Rig Recycle Seeks to Reel In Victoria Fishing Litter

  • Victorian fishers can now recycle their unwanted and broken fishing tackle.
  • Tangaroa Blue’s Rig Recycle Program collects fishing line, reels, sinkers, spools and spool packaging so it can be repaired, reused and recycled.
  • The program is supported by Sustainability Victoria’s Circular Economy Fund and will see 60 recycling bins deployed at key locations across the state.
  • The Australian Marine Debris Initiative Database shows fishing litter is one of the top 10 items recovered during community clean-ups.   

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Tangle Bins installed throughout Sydney

Tangle Bins have been installed in NSW as part of our ‘Look After Your Tackle’ Source Reduction Plan (SRP) which aims to help educate recreational fishers about the scale and impact of fishing litter in our waterways.
A huge shoutout must go to Pablo Bolomey from Underwater Research Group of NSW who has helped get 6 of these bins installed around Sydney.
Look After Your Tackle Bins being installed in Sydney
These bins are being serviced weekly by some amazing volunteers and aim to prevent fishing lines, lures, hooks, sinkers and swivels from ending up in the ocean.
The Look after your Tackle – fishers tackling litter in local waterways project is funded by the NSW Recreational Fishing Trusts and delivered by Tangaroa Blue Foundation.

Tackle bins to tackle the recreational fishing debris issue

The idea of addressing recreational fishing gear litter at popular fishing locations was formulated at a source reduction plan workshop facilitated by the Tangaroa Blue Foundation early 2017 on the Gold Coast. With the support of a number of local organisations and community members, a working group developed the Tackle Bin Project which included the design, installation and monitoring of specialised fishing line bins. Thanks to their efforts, twelve bins were later installed in popular Gold Coast recreational fishing locations. The initiative was generously funded by the Sea World Research and Rescue Foundation, Healthy Waterways, and the Gold Coast Waterways Authority.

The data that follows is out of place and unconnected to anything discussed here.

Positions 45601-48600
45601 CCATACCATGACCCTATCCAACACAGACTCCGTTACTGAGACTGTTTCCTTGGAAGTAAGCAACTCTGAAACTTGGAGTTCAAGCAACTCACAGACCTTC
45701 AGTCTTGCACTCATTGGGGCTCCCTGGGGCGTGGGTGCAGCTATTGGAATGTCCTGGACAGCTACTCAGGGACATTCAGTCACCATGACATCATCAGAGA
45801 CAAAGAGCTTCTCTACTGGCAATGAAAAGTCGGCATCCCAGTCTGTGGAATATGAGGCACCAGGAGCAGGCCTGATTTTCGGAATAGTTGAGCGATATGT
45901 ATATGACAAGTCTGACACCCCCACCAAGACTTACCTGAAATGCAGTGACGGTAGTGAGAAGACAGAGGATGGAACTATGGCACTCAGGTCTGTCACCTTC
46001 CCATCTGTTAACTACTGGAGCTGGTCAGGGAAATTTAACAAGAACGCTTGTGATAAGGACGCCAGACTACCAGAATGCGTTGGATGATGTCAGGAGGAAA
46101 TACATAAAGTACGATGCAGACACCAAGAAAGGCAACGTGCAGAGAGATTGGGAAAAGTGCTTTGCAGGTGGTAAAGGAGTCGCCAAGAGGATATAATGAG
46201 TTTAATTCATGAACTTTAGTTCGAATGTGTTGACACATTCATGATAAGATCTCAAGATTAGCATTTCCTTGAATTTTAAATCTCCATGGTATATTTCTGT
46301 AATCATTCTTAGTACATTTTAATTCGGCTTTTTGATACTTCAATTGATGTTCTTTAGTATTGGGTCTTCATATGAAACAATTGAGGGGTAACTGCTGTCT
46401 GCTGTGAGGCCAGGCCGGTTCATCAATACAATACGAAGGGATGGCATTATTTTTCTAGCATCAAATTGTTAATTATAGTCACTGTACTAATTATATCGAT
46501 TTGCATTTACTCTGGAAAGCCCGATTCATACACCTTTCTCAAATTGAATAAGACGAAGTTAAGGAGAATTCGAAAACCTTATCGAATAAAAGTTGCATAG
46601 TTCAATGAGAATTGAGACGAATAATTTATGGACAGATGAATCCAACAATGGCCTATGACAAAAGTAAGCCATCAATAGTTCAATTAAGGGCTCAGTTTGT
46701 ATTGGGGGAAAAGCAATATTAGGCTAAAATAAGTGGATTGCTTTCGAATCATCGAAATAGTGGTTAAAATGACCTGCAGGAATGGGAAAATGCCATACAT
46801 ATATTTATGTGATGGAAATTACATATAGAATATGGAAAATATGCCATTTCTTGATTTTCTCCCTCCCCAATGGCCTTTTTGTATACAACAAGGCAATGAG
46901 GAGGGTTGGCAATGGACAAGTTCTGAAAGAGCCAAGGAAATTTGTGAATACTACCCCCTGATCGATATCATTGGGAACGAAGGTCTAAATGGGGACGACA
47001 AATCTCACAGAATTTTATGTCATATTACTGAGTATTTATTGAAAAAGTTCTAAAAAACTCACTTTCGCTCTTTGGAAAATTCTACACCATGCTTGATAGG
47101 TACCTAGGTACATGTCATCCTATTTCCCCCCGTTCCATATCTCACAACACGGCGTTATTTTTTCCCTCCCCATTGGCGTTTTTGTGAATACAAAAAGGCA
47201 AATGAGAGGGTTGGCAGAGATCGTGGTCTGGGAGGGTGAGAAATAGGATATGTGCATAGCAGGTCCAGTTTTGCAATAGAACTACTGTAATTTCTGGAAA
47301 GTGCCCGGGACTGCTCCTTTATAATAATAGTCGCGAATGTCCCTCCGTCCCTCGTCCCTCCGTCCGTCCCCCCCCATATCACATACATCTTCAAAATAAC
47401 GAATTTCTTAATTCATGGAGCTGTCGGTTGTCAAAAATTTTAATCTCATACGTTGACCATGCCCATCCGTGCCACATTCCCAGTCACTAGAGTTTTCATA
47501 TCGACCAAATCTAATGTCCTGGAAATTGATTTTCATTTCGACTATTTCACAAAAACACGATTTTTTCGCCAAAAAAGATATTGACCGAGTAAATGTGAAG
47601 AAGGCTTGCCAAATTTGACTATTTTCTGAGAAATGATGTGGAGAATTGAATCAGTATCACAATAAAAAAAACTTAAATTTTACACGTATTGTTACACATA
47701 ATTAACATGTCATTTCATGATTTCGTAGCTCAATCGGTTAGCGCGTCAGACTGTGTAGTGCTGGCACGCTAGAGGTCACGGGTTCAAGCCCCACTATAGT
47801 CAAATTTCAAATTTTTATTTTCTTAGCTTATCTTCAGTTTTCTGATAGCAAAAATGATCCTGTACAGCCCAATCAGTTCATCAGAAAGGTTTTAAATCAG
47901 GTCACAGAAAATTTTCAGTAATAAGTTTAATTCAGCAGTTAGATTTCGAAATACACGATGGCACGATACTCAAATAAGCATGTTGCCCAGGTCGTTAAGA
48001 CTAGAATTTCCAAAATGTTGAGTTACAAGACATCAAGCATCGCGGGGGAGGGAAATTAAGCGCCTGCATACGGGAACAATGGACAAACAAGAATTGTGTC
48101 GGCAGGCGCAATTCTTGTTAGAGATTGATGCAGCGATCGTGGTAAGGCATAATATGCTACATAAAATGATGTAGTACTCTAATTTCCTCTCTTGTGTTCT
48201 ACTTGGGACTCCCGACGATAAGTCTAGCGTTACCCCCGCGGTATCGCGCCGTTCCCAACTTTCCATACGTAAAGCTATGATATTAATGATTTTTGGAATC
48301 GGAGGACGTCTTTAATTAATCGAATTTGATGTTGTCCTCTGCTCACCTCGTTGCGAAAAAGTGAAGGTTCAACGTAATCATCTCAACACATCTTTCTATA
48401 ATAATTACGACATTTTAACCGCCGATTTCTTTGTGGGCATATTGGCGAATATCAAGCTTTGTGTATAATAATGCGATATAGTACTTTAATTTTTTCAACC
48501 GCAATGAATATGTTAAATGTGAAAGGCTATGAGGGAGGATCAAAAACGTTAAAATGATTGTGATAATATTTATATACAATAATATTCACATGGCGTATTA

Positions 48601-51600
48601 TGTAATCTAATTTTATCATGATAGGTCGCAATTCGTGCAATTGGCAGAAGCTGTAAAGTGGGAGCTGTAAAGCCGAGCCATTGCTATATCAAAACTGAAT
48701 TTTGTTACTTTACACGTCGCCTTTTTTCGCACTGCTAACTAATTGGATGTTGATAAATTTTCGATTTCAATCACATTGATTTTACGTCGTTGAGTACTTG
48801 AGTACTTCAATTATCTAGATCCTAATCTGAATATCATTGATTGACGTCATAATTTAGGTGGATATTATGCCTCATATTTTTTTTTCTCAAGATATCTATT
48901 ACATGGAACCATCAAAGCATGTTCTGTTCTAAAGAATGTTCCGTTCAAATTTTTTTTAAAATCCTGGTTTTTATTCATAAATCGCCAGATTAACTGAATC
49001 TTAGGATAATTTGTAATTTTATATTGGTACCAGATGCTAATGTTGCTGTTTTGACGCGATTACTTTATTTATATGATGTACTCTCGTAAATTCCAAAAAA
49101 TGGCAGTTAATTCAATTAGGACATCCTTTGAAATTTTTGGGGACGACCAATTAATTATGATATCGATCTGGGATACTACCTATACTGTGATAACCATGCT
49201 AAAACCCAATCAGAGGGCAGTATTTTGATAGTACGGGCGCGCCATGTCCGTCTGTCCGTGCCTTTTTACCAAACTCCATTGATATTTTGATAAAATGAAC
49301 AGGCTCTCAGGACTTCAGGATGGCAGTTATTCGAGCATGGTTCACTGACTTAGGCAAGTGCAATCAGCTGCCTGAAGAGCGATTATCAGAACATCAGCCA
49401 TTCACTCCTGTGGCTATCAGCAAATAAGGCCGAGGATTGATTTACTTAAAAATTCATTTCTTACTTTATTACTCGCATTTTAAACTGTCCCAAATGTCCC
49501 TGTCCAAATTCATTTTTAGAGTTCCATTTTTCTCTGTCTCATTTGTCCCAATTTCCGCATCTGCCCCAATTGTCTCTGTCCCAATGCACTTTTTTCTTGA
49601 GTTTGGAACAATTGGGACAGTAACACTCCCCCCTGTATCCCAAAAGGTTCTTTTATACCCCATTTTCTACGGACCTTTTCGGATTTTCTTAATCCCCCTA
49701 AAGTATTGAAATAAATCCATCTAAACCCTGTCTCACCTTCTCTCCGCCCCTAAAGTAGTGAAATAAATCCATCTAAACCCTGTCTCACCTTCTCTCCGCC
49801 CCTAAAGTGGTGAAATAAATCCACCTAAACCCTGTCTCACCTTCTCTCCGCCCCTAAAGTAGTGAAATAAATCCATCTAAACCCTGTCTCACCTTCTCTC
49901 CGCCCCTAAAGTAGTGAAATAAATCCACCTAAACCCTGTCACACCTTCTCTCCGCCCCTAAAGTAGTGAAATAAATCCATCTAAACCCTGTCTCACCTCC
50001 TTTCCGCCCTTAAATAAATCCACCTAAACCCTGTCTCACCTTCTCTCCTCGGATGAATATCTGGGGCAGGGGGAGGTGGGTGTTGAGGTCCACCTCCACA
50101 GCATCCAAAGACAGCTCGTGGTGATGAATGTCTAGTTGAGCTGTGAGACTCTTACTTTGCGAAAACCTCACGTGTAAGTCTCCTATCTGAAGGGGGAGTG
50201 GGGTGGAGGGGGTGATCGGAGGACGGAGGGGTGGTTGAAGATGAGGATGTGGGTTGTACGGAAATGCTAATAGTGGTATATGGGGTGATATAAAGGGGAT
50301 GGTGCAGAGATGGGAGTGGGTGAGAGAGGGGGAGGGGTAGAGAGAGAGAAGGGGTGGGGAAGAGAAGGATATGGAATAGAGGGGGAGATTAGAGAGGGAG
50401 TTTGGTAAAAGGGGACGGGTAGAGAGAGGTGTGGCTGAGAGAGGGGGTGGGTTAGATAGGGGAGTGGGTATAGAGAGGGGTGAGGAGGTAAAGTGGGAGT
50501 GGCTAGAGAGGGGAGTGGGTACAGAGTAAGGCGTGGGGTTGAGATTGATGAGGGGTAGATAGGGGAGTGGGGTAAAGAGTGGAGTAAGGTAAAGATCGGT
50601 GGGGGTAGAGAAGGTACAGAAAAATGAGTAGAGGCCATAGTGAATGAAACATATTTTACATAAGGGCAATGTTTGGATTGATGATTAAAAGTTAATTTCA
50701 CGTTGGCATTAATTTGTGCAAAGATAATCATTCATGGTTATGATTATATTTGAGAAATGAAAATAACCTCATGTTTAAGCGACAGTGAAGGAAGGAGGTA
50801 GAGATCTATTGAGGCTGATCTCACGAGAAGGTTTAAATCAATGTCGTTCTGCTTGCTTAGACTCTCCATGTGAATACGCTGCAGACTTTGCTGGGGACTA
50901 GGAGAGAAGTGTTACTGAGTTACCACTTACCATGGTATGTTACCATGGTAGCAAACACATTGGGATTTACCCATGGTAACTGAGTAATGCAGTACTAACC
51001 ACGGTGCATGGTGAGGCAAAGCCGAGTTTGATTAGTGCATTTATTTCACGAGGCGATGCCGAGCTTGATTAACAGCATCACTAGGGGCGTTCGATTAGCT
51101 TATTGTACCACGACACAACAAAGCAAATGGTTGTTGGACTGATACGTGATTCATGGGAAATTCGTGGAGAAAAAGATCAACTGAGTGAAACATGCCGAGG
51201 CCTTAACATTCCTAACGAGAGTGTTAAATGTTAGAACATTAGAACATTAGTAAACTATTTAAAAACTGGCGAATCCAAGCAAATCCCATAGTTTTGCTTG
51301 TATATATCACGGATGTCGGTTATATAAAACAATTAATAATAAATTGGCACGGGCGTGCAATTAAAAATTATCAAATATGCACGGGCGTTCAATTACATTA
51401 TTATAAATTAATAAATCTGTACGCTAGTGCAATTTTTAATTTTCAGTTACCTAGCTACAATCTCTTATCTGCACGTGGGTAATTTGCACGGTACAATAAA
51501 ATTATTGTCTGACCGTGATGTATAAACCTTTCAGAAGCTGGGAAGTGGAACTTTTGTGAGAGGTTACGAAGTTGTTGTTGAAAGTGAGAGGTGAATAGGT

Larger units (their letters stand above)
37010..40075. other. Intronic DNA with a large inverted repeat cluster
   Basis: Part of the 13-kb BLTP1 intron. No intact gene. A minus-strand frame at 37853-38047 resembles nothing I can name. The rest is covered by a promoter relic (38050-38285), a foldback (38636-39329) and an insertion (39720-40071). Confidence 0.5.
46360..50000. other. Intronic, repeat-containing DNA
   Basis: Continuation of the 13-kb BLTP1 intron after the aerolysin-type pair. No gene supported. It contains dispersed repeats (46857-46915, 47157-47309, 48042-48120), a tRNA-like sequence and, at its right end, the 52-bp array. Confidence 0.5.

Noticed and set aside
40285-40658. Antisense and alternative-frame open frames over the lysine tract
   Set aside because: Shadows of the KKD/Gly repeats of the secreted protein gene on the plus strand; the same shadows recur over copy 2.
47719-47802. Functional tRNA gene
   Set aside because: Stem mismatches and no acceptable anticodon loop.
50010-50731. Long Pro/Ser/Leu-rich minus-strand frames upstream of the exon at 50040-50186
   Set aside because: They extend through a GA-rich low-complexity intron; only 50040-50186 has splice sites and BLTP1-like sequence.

Heidi Taylor, CEO of Tangaroa Blue Foundation said: “We are proud to have been able to support this project through our source reduction plan process. It has been amazing to see how much the Tackle Bin Project team have achieved. The amount of litter that was prevented from entering the oceans thanks to their efforts is astounding and we encourage every coastal community to join the Tackle Bin Project.”

It was anticipated that the bins would collect 2km of line in their first year, but those expectations were surpassed and the amount collected has been increasing every year. In 2019 alone, the data shows that 25km of fishing line and over 3,000 fishing hooks were collected bringing the overall collection numbers up to 70km+ of fishing line and 6,500+ hooks collected since 2017.

The bins are adopted out and serviced weekly by local volunteers, and the contents are recorded in the Australian Marine Debris Initiative Database, providing valuable insights on the type of items collected and enabling scientists, government agencies, communities and organisations to request data on marine debris in Australia for educational and research purposes.

Various communities have expressed interest in setting up their own Tackle Bin Project and 24 bins are now in operation in the Gold Coast area. Taking the initiative to the next level, a network of communities has been created, and a website dedicated to share information and resources was launched to encourage everyone to take part in the project. If you are interested in setting up a tackle bin in your community, why not join the Tackle Bin Project? Plenty of resources to get you started including tips on how to find the best site for the bins, who to involve and how to raise awareness are available here.

More data and statistics are available in the 2019 report available here.

Cover photo extracted from the 2019 Tackle Bin Report